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OK so I have cut my angled headstock.

Discussion in 'Luthier's Corner' started by tjclem, Feb 17, 2005.


  1. tjclem

    tjclem Supporting Member Commercial User

    Jun 6, 2004
    Central Florida
    Owner and builder Clementbass
    How the heck do you glue the 2 pieces together? :help: Do you guys make a jig for that too? How do you stop the pieces from sliding? :confused:
     
  2. M_A_T_T

    M_A_T_T

    Mar 4, 2004
    Canada
    I take it this is a scarf-joint? One the first on I did, I kinda fought it until the pieces didn't slide when glued, as I recall...on the second and only other one I did I fastened the two pieces together with bolts on the outter-ness, or scrap area you could say, to hold them together while gluing and clamping.
     
  3. Bass Kahuna

    Bass Kahuna

    Dec 3, 2002
    West Lafayette, Indiana
    Luthier, Custom Builder
    There is an old trick whereby you take a staple gun and put a staple into the neck blank piece off to the site where it will be cut out when you cut the headstock and neck profile out (like on either side of where the nut will be....). MAKE SURE you put the staples somewhere where they will be cut out, you don't want to start shaping your neck or headstock and have a staple leg become exposed in the neck and ruin your work!

    You then take a pair of wire cutters and cut off the top of the staple so that just about 1/16" or so of the staple legs are sticking up out of the wood.

    Then spread on the glue, put on the headstock piece and clamp it up.

    I put a piece of lexan / plexiglass on the top piece (the side where the fingerboard goes....) and then a clamping block. The Lexan keeps the glue that squeezes out from glueing the clamping block to the neck.

    I use this same trick for glueing down fingerboards and other butt joints used in basic luthiery.

    Some guys will dry clamp the two pieces, and then drill a thin 1/8" or so hole partially into the two pieces and put a small dowel in to aid in alignment. If you use this process, again ensure that you place the dowels somewhere that they are cut out when carving the neck and headstock or they won'tshow up later when carving the neck and headstock and look funny... unless you want them to show up....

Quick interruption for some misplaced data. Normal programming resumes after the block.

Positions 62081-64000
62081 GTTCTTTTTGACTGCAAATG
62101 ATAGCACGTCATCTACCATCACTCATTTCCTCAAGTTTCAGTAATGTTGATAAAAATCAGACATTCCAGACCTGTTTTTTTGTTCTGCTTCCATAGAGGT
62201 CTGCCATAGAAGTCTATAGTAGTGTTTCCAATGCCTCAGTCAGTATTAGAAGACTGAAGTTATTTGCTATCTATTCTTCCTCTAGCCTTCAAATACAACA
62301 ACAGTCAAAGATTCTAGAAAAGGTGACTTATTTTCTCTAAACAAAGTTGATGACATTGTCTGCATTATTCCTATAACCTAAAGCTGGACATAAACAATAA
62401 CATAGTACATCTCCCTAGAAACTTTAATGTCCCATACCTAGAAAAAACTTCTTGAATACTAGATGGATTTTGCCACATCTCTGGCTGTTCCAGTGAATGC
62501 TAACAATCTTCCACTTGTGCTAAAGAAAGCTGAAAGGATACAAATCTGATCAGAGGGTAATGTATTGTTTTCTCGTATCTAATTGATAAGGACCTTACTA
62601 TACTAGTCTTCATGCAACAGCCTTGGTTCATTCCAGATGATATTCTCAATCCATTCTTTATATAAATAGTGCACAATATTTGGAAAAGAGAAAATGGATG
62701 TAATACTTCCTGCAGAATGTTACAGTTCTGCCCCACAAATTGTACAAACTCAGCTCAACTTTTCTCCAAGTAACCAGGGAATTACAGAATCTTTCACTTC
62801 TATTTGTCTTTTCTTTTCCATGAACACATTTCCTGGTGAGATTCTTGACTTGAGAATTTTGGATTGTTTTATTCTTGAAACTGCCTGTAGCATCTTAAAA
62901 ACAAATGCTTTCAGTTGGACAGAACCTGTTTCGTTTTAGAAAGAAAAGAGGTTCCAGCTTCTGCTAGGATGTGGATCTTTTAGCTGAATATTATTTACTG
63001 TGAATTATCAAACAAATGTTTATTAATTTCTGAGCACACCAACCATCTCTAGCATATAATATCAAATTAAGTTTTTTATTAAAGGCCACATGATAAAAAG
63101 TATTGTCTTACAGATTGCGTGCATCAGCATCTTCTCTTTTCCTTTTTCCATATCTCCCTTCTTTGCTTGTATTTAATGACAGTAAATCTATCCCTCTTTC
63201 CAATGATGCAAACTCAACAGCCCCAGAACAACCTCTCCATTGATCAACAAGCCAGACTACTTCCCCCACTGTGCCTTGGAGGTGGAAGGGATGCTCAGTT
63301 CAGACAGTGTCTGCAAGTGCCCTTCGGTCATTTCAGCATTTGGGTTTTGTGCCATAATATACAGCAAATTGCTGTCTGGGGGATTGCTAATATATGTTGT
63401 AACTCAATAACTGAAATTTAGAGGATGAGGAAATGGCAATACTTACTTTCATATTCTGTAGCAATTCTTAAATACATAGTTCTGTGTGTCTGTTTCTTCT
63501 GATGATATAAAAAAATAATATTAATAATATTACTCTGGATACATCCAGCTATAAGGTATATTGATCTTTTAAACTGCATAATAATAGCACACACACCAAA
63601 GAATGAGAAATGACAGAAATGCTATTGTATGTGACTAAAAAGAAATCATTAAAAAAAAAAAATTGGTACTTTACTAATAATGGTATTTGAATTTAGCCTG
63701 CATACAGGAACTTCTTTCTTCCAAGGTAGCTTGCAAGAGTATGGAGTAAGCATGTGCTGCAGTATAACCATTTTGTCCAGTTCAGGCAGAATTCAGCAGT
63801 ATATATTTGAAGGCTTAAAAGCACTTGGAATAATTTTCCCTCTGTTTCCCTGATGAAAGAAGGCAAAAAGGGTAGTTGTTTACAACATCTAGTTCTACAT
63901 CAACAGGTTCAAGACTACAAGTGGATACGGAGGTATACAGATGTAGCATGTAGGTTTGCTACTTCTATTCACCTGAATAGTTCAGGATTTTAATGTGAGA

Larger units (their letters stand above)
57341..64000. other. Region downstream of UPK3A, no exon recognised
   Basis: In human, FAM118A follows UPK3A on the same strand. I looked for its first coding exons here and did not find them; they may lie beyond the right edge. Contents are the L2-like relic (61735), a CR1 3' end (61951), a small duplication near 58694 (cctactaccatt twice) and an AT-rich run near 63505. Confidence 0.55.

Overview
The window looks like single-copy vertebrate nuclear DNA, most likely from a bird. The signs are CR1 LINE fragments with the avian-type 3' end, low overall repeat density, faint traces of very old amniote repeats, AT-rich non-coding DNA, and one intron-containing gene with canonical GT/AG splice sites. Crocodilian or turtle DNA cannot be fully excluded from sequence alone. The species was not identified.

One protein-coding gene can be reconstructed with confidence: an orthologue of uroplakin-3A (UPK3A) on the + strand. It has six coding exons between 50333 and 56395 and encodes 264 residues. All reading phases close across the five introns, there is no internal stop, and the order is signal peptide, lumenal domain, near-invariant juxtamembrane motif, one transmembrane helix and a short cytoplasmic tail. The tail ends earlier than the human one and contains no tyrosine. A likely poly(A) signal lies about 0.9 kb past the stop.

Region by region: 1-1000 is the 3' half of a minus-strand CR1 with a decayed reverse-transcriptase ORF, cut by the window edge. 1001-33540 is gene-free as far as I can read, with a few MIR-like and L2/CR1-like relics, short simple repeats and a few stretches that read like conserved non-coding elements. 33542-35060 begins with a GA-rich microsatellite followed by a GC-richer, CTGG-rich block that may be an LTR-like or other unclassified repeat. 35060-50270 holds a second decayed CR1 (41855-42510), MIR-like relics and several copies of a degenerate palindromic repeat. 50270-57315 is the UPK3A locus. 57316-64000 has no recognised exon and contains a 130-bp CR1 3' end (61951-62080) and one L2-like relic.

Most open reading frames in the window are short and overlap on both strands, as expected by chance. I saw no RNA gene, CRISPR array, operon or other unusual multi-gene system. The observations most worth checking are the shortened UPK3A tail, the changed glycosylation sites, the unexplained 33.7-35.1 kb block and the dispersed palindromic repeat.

:^)~
     
  4. tjclem

    tjclem Supporting Member Commercial User

    Jun 6, 2004
    Central Florida
    Owner and builder Clementbass
    Excellent! :hyper: Thanks. My table saw will only cut a 3" wide board so I guess I wont be able to do a 6 string. :spit:
     
  5. I've done something similar to the last method but I used 2 very small drill bits. I drilled the hole with them and then flipped them over and put the shank in the hole to lock them in position. But like the Kahuna said - check twice to make sure they're outside of the live area.
     
  6. tjclem

    tjclem Supporting Member Commercial User

    Jun 6, 2004
    Central Florida
    Owner and builder Clementbass
    "I've done something similar to the last method but I used 2 very small drill bits. I drilled the hole with them and then flipped them over and put the shank in the hole to lock them in position. But like the Kahuna said - check twice to make sure they're outside of the live area."

    Exactly what I will do....t
     
  7. Bass Kahuna

    Bass Kahuna

    Dec 3, 2002
    West Lafayette, Indiana
    Luthier, Custom Builder
    My table saw has a thickness limit too... so for really wide necks I just cut as deep as I can, then I cut the remaining on my band saw or by hand, and then flatten the glueing surface with my belt sander and then finish off with a wood scraper.

    :^)~
     
  8. I've actually built 3 basses (the only three) where I put the staple in the middle of the neck blank without any problems. you just have to plan ahead and be very careful.
     
  9. JSPguitars

    JSPguitars

    Jan 12, 2004
    Grass Valley
    The other weekend I accidentally "forgot" about a staple in a piece of wood I was joining. I ignorantly declined to check the edge of the wood before joining, and so then I quickly had some REALLY NICE DIVOTS in the cutting knives of my BRAND NEW JOINTER. Gotta love learning things the hard way. :crying: but boy, did those knives do a great job of flattening out that staple. :spit:
     
  10. tjclem

    tjclem Supporting Member Commercial User

    Jun 6, 2004
    Central Florida
    Owner and builder Clementbass
    "Gotta love learning things the hard way. "

    I have heard there are other ways to learn I just haven't found them :D ...t
     
  11. Yeah, I've got a book on those other ways laying around here somewhere - but I glued the pages shut. :rolleyes: :D
     
  12. tjclem

    tjclem Supporting Member Commercial User

    Jun 6, 2004
    Central Florida
    Owner and builder Clementbass
    :p very good Mr. Bone!
     
  13. I have used the method of drilling through both pieces at the very edge of the neck. then after applying the glue I hammered some nails through the holes and it didn't budge. The nails were slightly larger than the holes so they went in nice and tight.

    I tried the staple method but it still slipped after clamping. The staples just maded a little groove in the wood where it slid.
     
  14. tjclem

    tjclem Supporting Member Commercial User

    Jun 6, 2004
    Central Florida
    Owner and builder Clementbass
    Actually I am practicing on a corpse. My first attempt at an angled headstock. No hurry no stress just learning........t
     
  15. I just realized I used the word "maded" in my last post. :scowl:
     
  16. tjclem

    tjclem Supporting Member Commercial User

    Jun 6, 2004
    Central Florida
    Owner and builder Clementbass
    I didn't notice. Itis amazing how people read stuff sofst the see what is ment not what is written..t